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Logo of nihpaAbout Author manuscriptsSubmit a manuscriptNIH Public Access; Author Manuscript; Accepted for publication in peer reviewed journal;
AJR Am J Roentgenol. Author manuscript; available in PMC Jun 8, 2009.
Published in final edited form as:
PMCID: PMC2692243
NIHMSID: NIHMS109012

Prevalence of Unsuspected Pancreatic Cysts on MDCT

Abstract

OBJECTIVE

Current generation MDCT technology facilitates identification of small, nonenhancing lesions in the pancreas. The objective of this study was to determine the prevalence of findings of unsuspected pancreatic cysts on 16-MDCT in a population of adult out-patients imaged for disease unrelated to the pancreas.

MATERIALS AND METHODS

Contrast-enhanced MDCT scans of the abdomen were reviewed from 2,832 consecutive examinations to identify pancreatic cysts. Patients with a history of pancreatic lesions or predisposing factors for pancreatic disease or who were referred for pancreatic CT were excluded.

RESULTS

A total of 73 patients had pancreatic cysts, representing a prevalence of 2.6 per 100 patients (95% CI, 2.0–3.2). Cysts ranged in size from 2 to 38 mm (mean, 8.9 mm) and were solitary in 85% of cases. Analysis of demographic information showed a strong correlation between pancreatic cysts and age, with no cysts identified among patients under 40 years and a prevalence of 8.7 per 100 (95% CI, 4.6–12.9) in individuals from 80 to 89 years. After controlling for age, cysts were more common in individuals of the Asian race than all other race categories, with an odds ratio of 3.57 (95% CI, 1.05–12.13). There was no difference by sex in the prevalence of cysts (p = 0.527); however, cysts were on average 3.6 mm larger (p = 0.014) in men than women.

CONCLUSION

In this outpatient population, the prevalence of unsuspected pancreatic cysts identified on 16-MDCT was 2.6%. Cyst presence strongly correlated with increasing age and the Asian race.

Keywords: CT, incidence, MDCT, pancreatic cyst, prevalence

This year an estimated 37,170 Americans will be diagnosed with pancreaticcancer, and 33,370 will die from the disease [1]. Detection of this disease in its early curable stages is difficult, to the extent that more than 80% of pancreatic cancers have metastasized or are locally unresectable at the time of diagnosis [2]. As a result, the 5-year survival rate for all stages combined is 5% [3]. The detection and treatment of early precursors to invasive pancreatic cancer offer the best hope for improving outcome.

Three histologically distinct precursors to invasive adenocarcinoma of the pancreas have been identified. These include the intraductal papillary mucinous neoplasm, the mucinous cystic neoplasm, and pancreatic intraepithelial neoplasia [4]. Pancreatic intraepithelial neoplasias are too small to be detected by most imaging methods. However, both intraductal papillary mucinous neoplasms and mucinous cystic neoplasms should be detectable, and both appear as cystic pancreatic lesions on cross-sectional imaging [5]. This suggests that an asymptomatic cyst detected in the pancreas could represent a treatable precursor to invasive cancer.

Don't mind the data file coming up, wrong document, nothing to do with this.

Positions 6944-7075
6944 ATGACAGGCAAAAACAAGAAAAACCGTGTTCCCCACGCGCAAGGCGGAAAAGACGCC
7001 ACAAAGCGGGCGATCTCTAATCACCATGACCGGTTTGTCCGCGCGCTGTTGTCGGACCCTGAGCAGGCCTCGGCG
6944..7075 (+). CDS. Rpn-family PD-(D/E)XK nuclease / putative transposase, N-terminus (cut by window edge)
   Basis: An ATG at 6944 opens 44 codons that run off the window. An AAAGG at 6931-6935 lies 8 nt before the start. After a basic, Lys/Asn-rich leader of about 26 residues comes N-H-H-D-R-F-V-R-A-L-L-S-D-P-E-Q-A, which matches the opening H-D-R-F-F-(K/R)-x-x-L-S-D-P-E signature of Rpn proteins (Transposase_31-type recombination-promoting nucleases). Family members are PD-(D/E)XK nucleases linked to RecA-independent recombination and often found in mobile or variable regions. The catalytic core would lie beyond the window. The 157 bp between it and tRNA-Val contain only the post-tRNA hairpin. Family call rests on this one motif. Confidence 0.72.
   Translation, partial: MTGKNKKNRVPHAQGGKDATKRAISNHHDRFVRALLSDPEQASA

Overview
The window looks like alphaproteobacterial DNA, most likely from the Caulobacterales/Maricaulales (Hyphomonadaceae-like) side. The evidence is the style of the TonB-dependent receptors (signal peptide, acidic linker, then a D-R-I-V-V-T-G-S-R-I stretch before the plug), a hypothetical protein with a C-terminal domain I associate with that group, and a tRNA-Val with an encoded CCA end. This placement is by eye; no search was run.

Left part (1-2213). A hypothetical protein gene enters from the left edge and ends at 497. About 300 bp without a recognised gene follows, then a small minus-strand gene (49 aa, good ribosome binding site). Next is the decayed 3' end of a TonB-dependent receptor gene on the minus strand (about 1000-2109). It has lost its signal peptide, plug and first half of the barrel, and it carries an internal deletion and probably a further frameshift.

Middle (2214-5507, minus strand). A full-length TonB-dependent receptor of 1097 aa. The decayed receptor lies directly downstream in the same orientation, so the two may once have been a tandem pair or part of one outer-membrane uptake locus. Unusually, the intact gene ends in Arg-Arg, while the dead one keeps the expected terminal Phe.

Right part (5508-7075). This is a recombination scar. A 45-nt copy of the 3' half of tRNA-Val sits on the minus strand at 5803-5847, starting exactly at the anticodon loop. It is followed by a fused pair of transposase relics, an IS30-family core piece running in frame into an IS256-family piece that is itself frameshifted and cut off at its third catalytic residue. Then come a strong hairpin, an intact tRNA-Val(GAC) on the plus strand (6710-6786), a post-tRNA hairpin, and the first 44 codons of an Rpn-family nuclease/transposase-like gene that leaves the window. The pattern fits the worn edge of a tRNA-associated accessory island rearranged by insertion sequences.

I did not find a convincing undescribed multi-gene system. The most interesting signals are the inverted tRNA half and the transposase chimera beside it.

A limited number of previous studies have reported both the incidence and prevalence of pancreatic cysts across a range of patient populations using autopsy, MRI, and CT [69]. However, current generation MDCT technology with narrow detector thickness provides exceptional spatial and temporal resolution, thus facilitating identification of small, non-enhancing lesions in the pancreas. Using this technology, we sought to determine the prevalence of unsuspected (i.e., previously undiagnosed and not related to the indication for the CT examination) asymptomatic pancreatic cysts in adult subjects who did not have known pancreatic disease. This data will provide the foundation for additional investigation into the pathophysiology and natural history of these lesions and will ultimately contribute toward the establishment of an evidence-based management plan.

Materials and Methods

The institutional review board at Johns Hopkins School of Medicine granted an exemption for this retrospective record review and waived the requirement for informed patient consent.

Subjects

We retrospectively identified all patients who underwent abdominal CT at an outpatient center over a 1-year period for conditions other than known or suspected pancreatic disease. The period covered was from June 20, 2005, to June 19, 2006. Relevant scans were identified using an internal coding system for CT scans that included the abdomen.

The following were the inclusion criteria for the study: Age greater than 19 years at the time of CT and an IV contrast-enhanced 16-MDCT examination including the pancreas using the protocols outlined later in the CT Technique section. To ensure that any cysts discovered were truly unsuspected, we excluded patients with known pancreatic disease or predisposing factors for pancreatic disease or who had symptoms related to the pancreas. Such patients were defined using the following exclusion list: patients with a known history of either symptomatic or asymptomatic pancreatic cysts or masses; CT examinations ordered specifically to image the pancreas; patients who underwent pancreatectomy in any form (Whipple, total, distal); pancreas transplant recipients; CT examinations performed for non-specific pain, mass, and so on for which the cause was subsequently deemed to be related to the pancreas; and patients with Zollinger-Ellison syndrome, polycystic kidney disease, cystic fibrosis, chronic pancreatitis, insulinoma, von Hippel-Lindau disease, or pancreas divisum.